As the creators of this material claim, this material is edible and even delicious.
Although this sounds a bit unbelievable, researchers from the Institute of Industrial Sciences, pri University of Tokyo, led by scientist Yuya Sakai, have developed a way to make building materials from food scraps that are stronger than concrete and yet remain edible.
According to United Nations reports, there are years around the world throw away about 1.3 billion tons of food and some of that amount has arisen due to inefficiencies in the food chain. Also, large amounts of food are wasted as excess or expired.
Recycling discarded food is not new, and the idea of it probably dates back to the time when people first realized that leftover food can be used in hunting, or as bait. Today, there are entire industries that deal with it by composting or by converting leftovers from, for example, restaurants into pig food ili by converting biowaste into fuel or part of a plastic-based product.
The remains of Chinese cabbage leaves have been turned into a material that has three times higher resistance to bending than concrete.
The team from the University of Tokyo went a step further and not only turned leftover foods like fruits and vegetables into something useful, but maintains in edible form. Their basic idea is to mix the remains of fruits and vegetables with seaweed, and then go through processing processes together to reach the final product, which is said to be stronger than concrete, but still has the taste of the original material.
Using technology originally developed to make wood powder construction material, the researchers used food scraps including seaweed, cabbage leaves, orange peel, wound, pumpkins and bananas, which were then vacuum dried and then pulverized. The powder thus obtained was then mixed with water and spices, and then pressed into a mold at a high temperature.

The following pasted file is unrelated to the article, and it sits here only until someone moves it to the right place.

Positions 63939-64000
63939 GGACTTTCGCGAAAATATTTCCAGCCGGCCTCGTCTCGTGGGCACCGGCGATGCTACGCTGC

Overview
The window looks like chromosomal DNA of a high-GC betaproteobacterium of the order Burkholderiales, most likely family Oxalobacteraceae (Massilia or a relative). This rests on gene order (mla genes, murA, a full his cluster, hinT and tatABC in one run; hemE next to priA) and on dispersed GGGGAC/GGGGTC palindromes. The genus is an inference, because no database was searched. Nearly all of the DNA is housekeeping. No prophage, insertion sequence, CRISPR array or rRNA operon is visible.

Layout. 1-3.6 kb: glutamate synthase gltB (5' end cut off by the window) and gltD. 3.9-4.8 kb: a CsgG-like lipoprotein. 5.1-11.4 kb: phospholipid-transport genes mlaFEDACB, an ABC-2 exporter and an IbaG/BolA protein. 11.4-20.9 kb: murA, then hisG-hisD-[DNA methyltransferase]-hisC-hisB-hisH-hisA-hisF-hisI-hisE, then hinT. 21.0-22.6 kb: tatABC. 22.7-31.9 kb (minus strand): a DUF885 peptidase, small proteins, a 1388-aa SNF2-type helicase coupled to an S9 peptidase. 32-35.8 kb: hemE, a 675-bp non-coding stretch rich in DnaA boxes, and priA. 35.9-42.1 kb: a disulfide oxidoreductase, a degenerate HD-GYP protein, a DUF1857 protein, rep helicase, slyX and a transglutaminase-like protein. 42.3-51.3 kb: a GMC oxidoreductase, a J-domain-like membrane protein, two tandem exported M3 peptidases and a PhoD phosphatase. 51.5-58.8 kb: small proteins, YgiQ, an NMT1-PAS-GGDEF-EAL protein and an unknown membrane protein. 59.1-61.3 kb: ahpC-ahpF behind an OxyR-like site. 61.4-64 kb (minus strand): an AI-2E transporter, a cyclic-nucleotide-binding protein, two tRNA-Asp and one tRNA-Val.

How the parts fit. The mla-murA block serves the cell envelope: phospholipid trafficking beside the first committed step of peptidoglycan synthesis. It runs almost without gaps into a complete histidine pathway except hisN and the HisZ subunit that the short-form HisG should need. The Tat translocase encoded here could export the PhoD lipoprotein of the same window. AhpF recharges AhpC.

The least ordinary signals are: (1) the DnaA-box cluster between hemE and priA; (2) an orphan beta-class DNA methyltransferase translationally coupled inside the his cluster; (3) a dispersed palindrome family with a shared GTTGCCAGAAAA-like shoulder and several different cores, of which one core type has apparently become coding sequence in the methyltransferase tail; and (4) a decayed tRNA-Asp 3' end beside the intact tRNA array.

As a result of the process, a number of materials with different characteristics were obtained, some of which had higher bending strength than concrete. It is interesting that the materials have a taste even after the process, and yet they cannot rot and are not susceptible to fungi and insects, for a testing period of four months. The researchers point out that even the addition of sugar and salt did not affect the strength of the material, but that on the other hand, not all food residues proved to be equally effective.
“If we exclude examples of materials obtained from pumpkin, all other materials have exceeded our goal in terms of resistance to bending. We also found Chinese cabbage leaves, which led to the production of the material three times stronger than concrete, can be mixed with a weaker pumpkin-based material to provide effective strength, ”said research team member Kota Machida.
However, although it has been shown that the obtained materials are stronger than concrete in terms of strength, they are not nearly as hard, but researchers point out that it can still have a wide range of “creative applications”.
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Source: Gradnja by www.gradnja.rs.
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